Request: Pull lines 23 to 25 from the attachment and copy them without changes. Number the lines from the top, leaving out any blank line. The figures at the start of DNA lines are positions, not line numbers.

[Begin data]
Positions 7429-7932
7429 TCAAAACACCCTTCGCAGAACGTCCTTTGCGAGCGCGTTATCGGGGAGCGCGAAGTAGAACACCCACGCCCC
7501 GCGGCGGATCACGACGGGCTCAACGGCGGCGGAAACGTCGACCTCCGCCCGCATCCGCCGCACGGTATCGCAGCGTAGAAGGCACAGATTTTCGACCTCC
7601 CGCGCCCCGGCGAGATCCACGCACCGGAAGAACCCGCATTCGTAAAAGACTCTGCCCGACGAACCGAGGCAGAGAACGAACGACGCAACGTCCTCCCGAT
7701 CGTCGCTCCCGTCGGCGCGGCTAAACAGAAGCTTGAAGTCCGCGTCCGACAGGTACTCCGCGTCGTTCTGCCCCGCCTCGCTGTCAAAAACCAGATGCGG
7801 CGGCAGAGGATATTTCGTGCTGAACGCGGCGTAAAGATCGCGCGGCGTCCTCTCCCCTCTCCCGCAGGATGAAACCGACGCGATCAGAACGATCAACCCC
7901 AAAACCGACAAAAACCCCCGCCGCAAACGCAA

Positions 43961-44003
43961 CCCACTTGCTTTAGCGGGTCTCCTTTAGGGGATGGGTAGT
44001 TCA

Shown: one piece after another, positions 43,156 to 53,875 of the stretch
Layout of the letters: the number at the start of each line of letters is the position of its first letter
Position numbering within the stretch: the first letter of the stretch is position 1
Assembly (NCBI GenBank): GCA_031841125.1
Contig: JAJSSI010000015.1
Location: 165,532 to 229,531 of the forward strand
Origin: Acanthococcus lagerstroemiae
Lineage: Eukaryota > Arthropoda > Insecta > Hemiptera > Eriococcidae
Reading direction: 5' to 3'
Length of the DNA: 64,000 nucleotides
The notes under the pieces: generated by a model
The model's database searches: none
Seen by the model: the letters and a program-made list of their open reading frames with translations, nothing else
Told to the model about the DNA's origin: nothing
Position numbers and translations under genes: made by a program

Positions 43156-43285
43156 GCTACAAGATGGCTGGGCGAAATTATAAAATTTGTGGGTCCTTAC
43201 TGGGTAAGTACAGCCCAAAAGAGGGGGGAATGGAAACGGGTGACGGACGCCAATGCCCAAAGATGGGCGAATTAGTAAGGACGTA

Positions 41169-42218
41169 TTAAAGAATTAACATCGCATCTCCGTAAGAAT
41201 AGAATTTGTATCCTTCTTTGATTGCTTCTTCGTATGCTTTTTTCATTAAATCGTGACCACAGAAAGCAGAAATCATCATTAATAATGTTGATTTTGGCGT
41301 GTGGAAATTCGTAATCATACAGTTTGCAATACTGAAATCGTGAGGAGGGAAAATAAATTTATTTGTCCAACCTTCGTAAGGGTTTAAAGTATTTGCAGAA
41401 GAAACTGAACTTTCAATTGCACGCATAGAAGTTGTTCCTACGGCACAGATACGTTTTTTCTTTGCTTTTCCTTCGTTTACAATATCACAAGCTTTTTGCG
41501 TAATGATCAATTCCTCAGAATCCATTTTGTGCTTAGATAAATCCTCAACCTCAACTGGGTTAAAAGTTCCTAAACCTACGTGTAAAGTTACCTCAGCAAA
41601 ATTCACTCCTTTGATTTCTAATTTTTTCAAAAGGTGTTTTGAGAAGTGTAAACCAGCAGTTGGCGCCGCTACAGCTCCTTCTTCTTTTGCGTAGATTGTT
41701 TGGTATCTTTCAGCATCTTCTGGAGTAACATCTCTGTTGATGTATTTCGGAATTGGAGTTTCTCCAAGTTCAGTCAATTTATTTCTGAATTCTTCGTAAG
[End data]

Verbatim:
Seen by the model: the letters and a program-made list of their open reading frames with translations, nothing else
Told to the model about the DNA's origin: nothing
Position numbers and translations under genes: made by a program